Several months ago, the French President Macron announced to commit 10% of France to full naturalness. This important commitment paves the way for protected areas on land and sea without human interference. As a result, the potential for Wilderness according to the European definition is growing in France. The strictly protected integral reserve of the Lauvitel in National Park des Écrins is an area that has caught our eye especially. This area of nearly 700 hectares has been a ‘no-go’ zone since 1995, only allowing a handful of researchers on annual basis to monitor natural developments. Furthermore, the area passed the IUCN 1a Strict Nature Reserve assessment back in 2012. Areas that pass the IUCN 1b assessment meet the Wilderness criteria of IUCN as well.
Please also read: Full naturalness – Wilderness on the French political agenda
The inaccessible Lauvitel valley
Geographically, the Lauvitel valley provides a great opportunity to allow nature to develop as self-willed land, without access for humans. The steep rugged mountain slopes form a natural barrier on three sides of the valley. The lack of hiking trails makes it basically impossible to enter the valley over land. On the other side lies the Lauvitel lake, closing off the valley completely.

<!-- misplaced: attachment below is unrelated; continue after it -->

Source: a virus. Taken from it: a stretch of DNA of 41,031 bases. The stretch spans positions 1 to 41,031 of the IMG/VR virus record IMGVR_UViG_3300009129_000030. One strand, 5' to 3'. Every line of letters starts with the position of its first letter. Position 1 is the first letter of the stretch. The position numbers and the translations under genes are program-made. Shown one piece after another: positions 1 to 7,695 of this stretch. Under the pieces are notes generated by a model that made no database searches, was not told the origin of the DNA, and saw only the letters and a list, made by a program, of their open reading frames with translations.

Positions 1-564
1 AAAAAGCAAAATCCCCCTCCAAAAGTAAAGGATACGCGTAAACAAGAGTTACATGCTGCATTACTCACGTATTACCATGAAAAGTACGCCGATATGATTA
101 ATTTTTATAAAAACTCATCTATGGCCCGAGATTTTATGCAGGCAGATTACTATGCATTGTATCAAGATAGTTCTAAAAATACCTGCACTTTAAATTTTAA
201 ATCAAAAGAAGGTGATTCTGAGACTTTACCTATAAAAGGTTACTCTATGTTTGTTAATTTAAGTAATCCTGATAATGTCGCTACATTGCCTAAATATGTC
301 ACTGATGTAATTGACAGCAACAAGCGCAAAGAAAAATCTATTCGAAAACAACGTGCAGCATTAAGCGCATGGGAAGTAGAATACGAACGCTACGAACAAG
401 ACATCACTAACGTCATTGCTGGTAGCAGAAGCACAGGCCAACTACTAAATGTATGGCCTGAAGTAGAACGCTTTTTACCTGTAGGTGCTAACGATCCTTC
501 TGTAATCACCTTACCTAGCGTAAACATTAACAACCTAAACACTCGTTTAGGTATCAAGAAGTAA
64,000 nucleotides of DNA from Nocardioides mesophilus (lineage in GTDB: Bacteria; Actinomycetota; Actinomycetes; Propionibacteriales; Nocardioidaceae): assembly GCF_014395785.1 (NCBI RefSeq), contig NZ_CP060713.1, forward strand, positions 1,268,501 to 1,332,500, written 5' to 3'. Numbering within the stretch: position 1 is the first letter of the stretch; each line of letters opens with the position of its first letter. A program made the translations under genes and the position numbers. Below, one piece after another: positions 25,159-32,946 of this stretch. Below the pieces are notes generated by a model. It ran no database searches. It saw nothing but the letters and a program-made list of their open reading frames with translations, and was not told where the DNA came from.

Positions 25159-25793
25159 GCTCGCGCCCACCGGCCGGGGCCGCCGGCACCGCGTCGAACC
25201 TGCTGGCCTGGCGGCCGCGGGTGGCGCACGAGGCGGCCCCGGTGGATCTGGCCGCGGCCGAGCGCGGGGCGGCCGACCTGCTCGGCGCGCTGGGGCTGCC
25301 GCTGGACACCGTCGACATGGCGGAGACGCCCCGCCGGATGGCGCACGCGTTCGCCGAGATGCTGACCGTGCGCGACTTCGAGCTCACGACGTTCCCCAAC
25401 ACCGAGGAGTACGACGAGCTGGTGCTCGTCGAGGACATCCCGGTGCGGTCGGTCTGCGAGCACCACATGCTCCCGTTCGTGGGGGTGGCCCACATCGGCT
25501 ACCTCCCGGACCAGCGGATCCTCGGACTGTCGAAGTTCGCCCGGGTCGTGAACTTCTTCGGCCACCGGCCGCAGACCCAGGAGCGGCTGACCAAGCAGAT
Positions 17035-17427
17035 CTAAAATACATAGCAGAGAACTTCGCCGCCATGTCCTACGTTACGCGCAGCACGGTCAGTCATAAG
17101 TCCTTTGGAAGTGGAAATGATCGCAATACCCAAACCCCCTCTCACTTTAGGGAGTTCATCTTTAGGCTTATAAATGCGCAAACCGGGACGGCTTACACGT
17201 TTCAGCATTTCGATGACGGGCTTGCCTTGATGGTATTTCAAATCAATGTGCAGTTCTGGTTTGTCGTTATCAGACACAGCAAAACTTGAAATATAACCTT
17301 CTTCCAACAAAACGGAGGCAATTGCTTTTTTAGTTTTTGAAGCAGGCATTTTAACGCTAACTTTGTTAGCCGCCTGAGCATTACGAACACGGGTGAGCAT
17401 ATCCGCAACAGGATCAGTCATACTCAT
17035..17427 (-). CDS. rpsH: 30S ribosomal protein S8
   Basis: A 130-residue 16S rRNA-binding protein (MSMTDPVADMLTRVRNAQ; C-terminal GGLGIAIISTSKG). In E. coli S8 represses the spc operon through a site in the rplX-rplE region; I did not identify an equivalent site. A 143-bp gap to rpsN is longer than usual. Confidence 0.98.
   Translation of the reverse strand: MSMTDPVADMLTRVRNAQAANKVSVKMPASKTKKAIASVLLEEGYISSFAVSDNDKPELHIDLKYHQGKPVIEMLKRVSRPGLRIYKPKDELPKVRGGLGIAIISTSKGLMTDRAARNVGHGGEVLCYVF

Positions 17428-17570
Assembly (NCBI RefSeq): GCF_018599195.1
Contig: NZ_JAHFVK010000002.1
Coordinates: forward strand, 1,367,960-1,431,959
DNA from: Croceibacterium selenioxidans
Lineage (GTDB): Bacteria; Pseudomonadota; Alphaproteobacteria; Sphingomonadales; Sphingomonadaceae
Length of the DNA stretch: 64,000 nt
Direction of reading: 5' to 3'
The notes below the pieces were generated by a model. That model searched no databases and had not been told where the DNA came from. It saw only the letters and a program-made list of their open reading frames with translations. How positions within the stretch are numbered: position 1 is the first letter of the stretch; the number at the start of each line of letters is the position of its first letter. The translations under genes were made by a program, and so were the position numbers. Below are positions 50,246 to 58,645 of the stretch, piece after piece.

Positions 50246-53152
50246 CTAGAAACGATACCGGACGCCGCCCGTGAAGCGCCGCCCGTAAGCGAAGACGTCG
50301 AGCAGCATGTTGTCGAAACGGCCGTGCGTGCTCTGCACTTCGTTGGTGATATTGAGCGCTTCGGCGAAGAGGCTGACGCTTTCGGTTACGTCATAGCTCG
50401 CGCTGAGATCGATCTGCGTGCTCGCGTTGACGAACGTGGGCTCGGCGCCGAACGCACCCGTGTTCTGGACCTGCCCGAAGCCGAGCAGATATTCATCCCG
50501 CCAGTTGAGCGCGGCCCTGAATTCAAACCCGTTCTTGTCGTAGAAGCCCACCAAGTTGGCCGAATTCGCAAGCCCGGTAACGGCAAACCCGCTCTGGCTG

The Lauvitel lake itself is a popular spot, visited by many tourists in the summer season. On the banks of the lake, it grants the visitors a glance into the no-go zone. The hiking trails up to the lake continue up and over the mountain sides, without entering the integral reserve.
Monitoring natural dynamics
As the National Park states, the Lauvitel valley has the purpose to monitor the natural dynamics of ecosystems that are are practically without human interference. Strict regulations ensure that the only humans visiting the area conduct scientific research without significant impact on the natural environment. Studies focus for example on general inventories of biodiversity, biological monitoring of wildlife species, environmental changes, and physiological analyses.
A first glance
The current restriction due to the Corona pandemic prevent our Wilderness experts to visit the potential Wilderness area ourselves. Fortunately, there are Wilderness Advocates all around the world that are happy to support us. We have received a series of photos that provide a good impression of the Lauvitel valley from the side of the lake that is accessible. Combined with the documents and maps we have already collected as part of the preparatory desk study, it is clear that there is a great potential for the Lauvitel valley to become a certified Wilderness and join the European Wilderness Network.